For a certain kind of person, a new Motern movie is a big event. This very independent outfit, in which a troupe of actors make low-budget movies, usually scrappy horror films that are actually goofy comedies, for the love of creating. At the heart of this is Matt Farley and Charles Roxburgh (the director of this film), local legends with a dedicated following. It is a kind of fame that their latest film deals in. This is familiar thematic territory for the crew but the treatment is very new, in this arthouse inflected (and actually rather contemplative) work. This is not trashy horror, this is a slow burn drama that brings to mind Inside Llewyn Davis and the work of Hong Sang-soo instead of your usual Motern referents.
This is a film about the return of a musician (played, as usual, by actual musician Matt Farley (who co-writes with Roxburgh)) who left to find fame and has ended up back in his small town. There’s a scene part way through where Farley’s character, Mitch Owens, plays the song the movie borrows its name from. It is a live performance and a brilliant one, it is shot with energy (with some lovely focus work selling the overflow of emotion) and the music is great. It is a clear narrative song, an emotive one too, and it tells a new story to us, at this point. Yet, we know that Mitch reflects his life through his art, giving us a hint of an underlying pain. This song becomes a core narrative moment, one that contextualises later moments and even lightly alters our perceptions of the ending. We start to see how events, that are never directly spoken about, influenced this song and we get an understanding of a rather complex emotional dynamic. It is smart storytelling, rewarding storytelling even: a moment that works by itself, a non-expository moment, used to progress the narrative in a deft way.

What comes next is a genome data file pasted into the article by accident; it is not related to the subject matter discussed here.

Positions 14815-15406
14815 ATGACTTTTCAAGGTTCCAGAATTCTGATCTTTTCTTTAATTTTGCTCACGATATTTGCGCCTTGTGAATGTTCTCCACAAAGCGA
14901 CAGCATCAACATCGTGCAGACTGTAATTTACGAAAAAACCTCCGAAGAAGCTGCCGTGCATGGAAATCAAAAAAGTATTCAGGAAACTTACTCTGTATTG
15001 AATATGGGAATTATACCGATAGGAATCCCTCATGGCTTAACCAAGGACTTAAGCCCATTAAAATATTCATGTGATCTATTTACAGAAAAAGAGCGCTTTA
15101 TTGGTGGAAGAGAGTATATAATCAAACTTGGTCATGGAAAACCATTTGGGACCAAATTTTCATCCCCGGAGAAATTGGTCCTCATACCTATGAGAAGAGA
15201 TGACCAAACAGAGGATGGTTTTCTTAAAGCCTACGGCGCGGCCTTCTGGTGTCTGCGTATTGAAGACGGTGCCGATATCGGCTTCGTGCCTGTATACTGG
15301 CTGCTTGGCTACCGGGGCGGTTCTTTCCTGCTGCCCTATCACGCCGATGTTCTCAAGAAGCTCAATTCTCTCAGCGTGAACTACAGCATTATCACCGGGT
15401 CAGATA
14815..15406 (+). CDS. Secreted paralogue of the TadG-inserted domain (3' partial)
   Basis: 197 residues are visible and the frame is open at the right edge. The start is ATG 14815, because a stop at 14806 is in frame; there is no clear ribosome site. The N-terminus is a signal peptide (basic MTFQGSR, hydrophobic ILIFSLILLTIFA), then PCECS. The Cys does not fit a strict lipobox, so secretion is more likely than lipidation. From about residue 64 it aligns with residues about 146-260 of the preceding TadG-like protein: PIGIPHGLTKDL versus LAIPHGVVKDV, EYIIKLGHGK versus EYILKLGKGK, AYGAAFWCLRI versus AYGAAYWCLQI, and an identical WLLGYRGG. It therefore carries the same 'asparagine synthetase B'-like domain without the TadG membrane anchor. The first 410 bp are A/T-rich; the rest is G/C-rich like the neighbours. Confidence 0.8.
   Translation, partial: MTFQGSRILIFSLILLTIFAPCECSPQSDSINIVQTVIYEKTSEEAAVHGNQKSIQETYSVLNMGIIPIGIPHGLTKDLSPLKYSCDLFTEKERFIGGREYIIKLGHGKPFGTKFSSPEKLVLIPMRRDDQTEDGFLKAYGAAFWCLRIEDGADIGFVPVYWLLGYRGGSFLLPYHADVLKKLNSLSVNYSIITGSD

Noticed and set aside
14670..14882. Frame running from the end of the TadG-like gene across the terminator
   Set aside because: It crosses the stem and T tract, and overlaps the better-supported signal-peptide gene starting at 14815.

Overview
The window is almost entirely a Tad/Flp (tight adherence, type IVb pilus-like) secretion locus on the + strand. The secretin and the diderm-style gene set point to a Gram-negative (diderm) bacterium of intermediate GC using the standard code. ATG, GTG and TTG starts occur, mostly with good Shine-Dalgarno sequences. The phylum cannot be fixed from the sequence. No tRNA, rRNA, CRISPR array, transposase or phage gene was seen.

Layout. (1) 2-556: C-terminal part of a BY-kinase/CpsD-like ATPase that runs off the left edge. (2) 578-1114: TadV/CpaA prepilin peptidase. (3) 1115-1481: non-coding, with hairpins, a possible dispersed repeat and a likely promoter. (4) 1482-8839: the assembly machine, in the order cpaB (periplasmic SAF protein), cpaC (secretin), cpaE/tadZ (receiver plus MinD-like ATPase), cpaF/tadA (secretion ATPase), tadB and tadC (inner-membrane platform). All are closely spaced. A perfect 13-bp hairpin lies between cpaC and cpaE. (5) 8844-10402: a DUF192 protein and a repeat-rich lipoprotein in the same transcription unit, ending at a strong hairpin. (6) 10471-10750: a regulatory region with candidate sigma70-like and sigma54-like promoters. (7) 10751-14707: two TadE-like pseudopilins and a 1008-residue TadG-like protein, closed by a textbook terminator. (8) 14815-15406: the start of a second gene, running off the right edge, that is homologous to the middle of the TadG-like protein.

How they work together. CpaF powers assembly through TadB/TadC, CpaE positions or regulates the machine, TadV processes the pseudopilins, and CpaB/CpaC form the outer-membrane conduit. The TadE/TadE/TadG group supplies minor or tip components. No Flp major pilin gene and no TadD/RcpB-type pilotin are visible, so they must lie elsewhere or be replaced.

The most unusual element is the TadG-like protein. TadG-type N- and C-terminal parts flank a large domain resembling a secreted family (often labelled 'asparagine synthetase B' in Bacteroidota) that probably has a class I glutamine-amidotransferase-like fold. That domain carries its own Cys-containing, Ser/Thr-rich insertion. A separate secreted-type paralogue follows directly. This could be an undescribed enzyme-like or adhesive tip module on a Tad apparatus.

It is a concert to about nineteen people, a reflection of status. This small appeal in the small town feels very personal. Farley’s performance is world weary and muted, a real highlight from an already excellent performer. It is a different mode for him, most similar to how he plays a fictionalised version of himself in his self-directed feature Local Legends. Yet, even that had a comedic bite, a self-aware silliness, that this film lacks (purposefully). The outlandish fun of your usual Motern picture is replaced with sincerity, a witty and charming sincerity but sincere nonetheless. It is a reflective film, one aware of the impact of the stars that made it, aware of the ongoing act of creation but also of the audience that greets it. Mitch is a gifted musician, he has fans and friends, and he just wants to make music. He is a surrogate for the Motern spirit and this film is the coldest take on it yet, one that sees a darker side of the fringes of fame. A film that lingers in the disappointment while still recognising the joy. It is all very heartfelt and very well realised, making it hugely successful and overtly affecting.